Charles Dutton, who directed three episodes and plays Darwyn's father in one, said, "It gave me a look at it from a non-television-news kind of appreciation or acceptance of it. It's troublesome, but at the same time, they let you know what we're really up against. And how we've got to fix it. Soon."
In writing the episodes, Reiff and Voris said they strive to be hopeful, but also balance all political points of view, a delicate task.
Among several Muslim consultants, Marc Casabani (who last year played a Yemeni scholar who was later killed) advised the production this year on language, religion and customs. "I've worked on other shows as an actor where I've brought things up to the director which wasn't kosher -- or halal, so to speak. They said, 'Oh, it doesn't really matter. We're going to do it this way anyway.' Cy and Ethan are always about getting it right."
In some other shows, subtitles have no relation to what the actors are actually saying in Arabic, he said. "It's such a shame. It's such an easy fix. It's the difference between caring and not caring."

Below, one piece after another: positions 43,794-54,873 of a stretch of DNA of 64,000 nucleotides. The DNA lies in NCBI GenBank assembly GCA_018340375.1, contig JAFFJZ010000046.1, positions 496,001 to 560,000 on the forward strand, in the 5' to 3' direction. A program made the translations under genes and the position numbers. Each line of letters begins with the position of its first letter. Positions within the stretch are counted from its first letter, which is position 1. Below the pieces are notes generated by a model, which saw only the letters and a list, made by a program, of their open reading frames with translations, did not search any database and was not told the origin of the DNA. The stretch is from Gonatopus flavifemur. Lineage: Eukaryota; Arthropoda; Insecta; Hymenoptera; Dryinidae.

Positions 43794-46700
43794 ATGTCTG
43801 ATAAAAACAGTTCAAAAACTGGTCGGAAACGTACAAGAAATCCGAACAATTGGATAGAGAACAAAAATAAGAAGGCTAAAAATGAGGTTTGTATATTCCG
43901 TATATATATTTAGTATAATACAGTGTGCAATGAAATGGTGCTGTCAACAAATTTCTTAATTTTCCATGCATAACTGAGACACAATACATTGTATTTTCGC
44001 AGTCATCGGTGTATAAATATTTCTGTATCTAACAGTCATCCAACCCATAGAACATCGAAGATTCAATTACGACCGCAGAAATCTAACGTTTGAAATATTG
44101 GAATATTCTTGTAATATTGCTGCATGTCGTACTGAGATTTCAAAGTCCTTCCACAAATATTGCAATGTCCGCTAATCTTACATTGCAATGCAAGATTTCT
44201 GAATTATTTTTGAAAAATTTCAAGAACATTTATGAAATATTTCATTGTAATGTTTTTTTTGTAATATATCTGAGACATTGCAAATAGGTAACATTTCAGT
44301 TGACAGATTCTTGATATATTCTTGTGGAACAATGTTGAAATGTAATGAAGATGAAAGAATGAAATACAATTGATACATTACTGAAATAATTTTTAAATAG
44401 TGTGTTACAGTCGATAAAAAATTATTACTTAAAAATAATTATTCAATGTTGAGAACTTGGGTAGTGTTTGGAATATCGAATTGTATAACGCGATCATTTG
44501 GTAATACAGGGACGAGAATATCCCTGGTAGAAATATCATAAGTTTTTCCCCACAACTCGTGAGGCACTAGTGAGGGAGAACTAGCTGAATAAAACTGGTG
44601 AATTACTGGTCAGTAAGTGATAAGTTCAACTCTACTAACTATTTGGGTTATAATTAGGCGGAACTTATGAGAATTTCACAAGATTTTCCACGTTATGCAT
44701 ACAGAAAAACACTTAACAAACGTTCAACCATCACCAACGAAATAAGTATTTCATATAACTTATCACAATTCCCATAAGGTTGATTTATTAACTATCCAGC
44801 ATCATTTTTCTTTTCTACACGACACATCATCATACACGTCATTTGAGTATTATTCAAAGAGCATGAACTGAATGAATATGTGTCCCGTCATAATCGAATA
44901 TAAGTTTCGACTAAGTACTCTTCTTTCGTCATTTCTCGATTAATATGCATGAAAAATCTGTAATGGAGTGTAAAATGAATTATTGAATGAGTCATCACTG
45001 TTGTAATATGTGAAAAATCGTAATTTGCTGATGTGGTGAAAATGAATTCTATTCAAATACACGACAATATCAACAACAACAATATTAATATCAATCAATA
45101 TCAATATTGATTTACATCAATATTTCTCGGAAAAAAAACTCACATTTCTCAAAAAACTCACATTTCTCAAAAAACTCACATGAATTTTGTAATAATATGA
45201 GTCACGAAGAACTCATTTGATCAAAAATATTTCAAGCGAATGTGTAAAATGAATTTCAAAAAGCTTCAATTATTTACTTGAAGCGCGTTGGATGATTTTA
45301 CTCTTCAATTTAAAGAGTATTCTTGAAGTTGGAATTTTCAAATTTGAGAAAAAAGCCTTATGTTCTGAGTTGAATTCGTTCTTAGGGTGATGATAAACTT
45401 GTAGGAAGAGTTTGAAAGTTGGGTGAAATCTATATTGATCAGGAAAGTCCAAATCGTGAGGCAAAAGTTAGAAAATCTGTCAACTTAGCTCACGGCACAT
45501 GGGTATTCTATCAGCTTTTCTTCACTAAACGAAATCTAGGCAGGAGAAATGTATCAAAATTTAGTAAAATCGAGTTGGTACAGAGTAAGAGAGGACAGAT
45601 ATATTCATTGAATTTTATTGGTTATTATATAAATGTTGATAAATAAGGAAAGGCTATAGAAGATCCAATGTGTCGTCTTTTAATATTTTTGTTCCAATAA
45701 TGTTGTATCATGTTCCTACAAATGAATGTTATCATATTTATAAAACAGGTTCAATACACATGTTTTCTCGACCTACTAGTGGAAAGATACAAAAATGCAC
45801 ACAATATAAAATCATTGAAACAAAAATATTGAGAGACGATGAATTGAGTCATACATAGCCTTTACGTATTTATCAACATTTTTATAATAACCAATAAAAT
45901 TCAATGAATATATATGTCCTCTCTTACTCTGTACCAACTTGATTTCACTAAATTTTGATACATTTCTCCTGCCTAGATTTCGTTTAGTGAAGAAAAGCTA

One question for the writers is: How much do they want to humanize the terrorists, especially Farik? "A human being that goes through the kind of torture he goes through during the season, would definitely be broken," Fehr said. "He would not be the same person going in as coming out. I tried to give an element of that."
While conventional wisdom dictates that enemies be portrayed as cardboard characters because they are easier to hate, Reiff takes another view.
"You can get two legitimate differing opinions by military strategists or historians: If you have a better chance to defeat the enemy when you know them only as one-dimensional cardboard caricatures, or if you really know what drives them and who they are and by knowing that, how they could be stopped or defeated. I would vote for the latter."
Reiff quoted his character Farik, who in the pilot episode of the first season explains why he has chosen to disguise himself as a Jewish congregant during a service at a local synagogue: "It's best to know your enemy."